The marginal performance increases sure are worth sitting on an outdated edition which you'll have to do a completely clean install if you wanna upgrade it to the next edition when it comes out in 2094.
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#55
lexluthermiester
EmilyLTSC still being on 1809
That's on you. Install a newer version and try again...
Posted on Reply
#56
Octopuss
I hope it won't be mandatory Windows as a service.
I'd fucking pirate the thing from then on.

Whatever it is, major announcements from Microsoft is usually bad news.
Posted on Reply
#57
Darmok N Jalad
OctopussI hope it won't be mandatory Windows as a service.
I'd fucking pirate the thing from then on.

Whatever it is, major announcements from Microsoft is usually bad news.
It's pretty much already Windows as a Service. If you're worried MS will ask people to pay a monthly fee for it, I see that failing hard. Windows has already lost a ton of relevance in the consumer space. The smartphone is way more important and used the most everyday. Making people pay to use Windows would just accelerate the waning consumer interest. Most people don't care about OS updates and upgrades--I'd even bet that many people hate them, because now they have to relearn something that is just keeping them from doing what they actually want to do on the PC they are using. As it is now, I can live entirely without Windows for my personal needs. Work is another story, but my company is the one footing the bill for my work PC.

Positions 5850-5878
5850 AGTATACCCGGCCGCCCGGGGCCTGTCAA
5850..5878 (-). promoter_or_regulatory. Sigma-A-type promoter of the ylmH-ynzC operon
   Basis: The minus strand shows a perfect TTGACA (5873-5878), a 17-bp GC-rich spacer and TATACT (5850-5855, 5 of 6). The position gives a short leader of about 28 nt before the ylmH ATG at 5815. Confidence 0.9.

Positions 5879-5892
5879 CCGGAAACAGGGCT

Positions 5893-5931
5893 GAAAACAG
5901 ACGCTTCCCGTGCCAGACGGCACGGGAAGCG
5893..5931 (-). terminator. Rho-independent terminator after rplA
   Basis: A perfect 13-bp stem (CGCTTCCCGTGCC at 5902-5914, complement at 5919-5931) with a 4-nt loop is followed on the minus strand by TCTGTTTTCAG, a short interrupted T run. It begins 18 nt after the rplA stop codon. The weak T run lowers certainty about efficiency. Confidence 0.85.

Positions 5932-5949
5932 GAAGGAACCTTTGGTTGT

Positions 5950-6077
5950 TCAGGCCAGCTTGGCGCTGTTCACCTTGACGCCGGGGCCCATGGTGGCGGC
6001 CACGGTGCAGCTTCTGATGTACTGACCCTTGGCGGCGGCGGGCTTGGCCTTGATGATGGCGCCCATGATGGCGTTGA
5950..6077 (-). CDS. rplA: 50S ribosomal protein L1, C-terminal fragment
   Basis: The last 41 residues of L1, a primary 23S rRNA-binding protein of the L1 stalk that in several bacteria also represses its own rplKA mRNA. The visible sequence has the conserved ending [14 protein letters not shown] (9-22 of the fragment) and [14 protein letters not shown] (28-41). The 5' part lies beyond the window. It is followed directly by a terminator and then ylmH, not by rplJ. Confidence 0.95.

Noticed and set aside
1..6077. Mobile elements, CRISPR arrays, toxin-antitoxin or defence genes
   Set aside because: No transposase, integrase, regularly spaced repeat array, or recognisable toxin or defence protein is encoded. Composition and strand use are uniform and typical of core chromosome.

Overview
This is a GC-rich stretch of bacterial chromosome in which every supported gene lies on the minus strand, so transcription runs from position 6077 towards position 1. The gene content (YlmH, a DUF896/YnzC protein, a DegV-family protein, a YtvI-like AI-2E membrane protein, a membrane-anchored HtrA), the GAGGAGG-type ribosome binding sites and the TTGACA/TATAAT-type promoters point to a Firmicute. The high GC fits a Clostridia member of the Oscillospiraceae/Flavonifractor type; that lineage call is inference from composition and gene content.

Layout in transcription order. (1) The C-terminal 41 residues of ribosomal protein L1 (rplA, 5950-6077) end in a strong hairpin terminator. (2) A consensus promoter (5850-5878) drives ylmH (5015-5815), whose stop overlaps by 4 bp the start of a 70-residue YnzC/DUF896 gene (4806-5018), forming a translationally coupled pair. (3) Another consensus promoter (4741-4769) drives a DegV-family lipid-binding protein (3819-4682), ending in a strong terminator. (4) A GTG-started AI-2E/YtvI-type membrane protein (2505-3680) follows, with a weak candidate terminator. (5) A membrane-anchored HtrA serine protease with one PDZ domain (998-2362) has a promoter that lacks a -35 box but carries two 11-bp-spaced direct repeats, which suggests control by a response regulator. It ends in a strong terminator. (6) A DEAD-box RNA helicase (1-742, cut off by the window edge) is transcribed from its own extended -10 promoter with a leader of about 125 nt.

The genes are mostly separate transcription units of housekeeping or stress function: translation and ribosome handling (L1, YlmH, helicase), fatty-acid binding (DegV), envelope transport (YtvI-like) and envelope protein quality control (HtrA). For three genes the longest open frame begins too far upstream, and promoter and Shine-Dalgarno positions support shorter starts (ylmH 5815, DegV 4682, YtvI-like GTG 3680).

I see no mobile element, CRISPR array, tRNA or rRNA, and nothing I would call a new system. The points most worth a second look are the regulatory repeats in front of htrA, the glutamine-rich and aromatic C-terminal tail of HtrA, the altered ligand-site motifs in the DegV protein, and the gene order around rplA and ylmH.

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#58
lexluthermiester
Darmok N JaladIf you're worried MS will ask people to pay a monthly fee for it, I see that failing hard.
I don't know anyone who would be willing to pay on a monthly or even yearly basis for an OS. Subscription software is a tough enough sell as it is to make it happen with an OS. Just not a viable or marketable business model..
Posted on Reply
#59
ThrashZone
EmilyLove how people speak of LTSC like it's some magical FPS boost, yeah, if you're running Intel Atom probably
Hi,
Fewer services so it should run leaner
But what urks me is the insistence win-10 is great when they aren't using the bloated/... win-10 pro or home like everyone one else is lol
Posted on Reply
#60
chrcoluk
EmilyYes I have, worse performance on my main rig due to LTSC still being on 1809 and having no Ryzen topology awareness, and performance improvements within margin of error on every lower end device I installed it on, including an Intel Atom laptop.

The marginal performance increases sure are worth sitting on an outdated edition which you'll have to do a completely clean install if you wanna upgrade it to the next edition when it comes out in 2094.
Well yeah.

I am using LTSC but have actually already decided I will be replacing it on my gaming rig. I am ok keeping it on my laptop.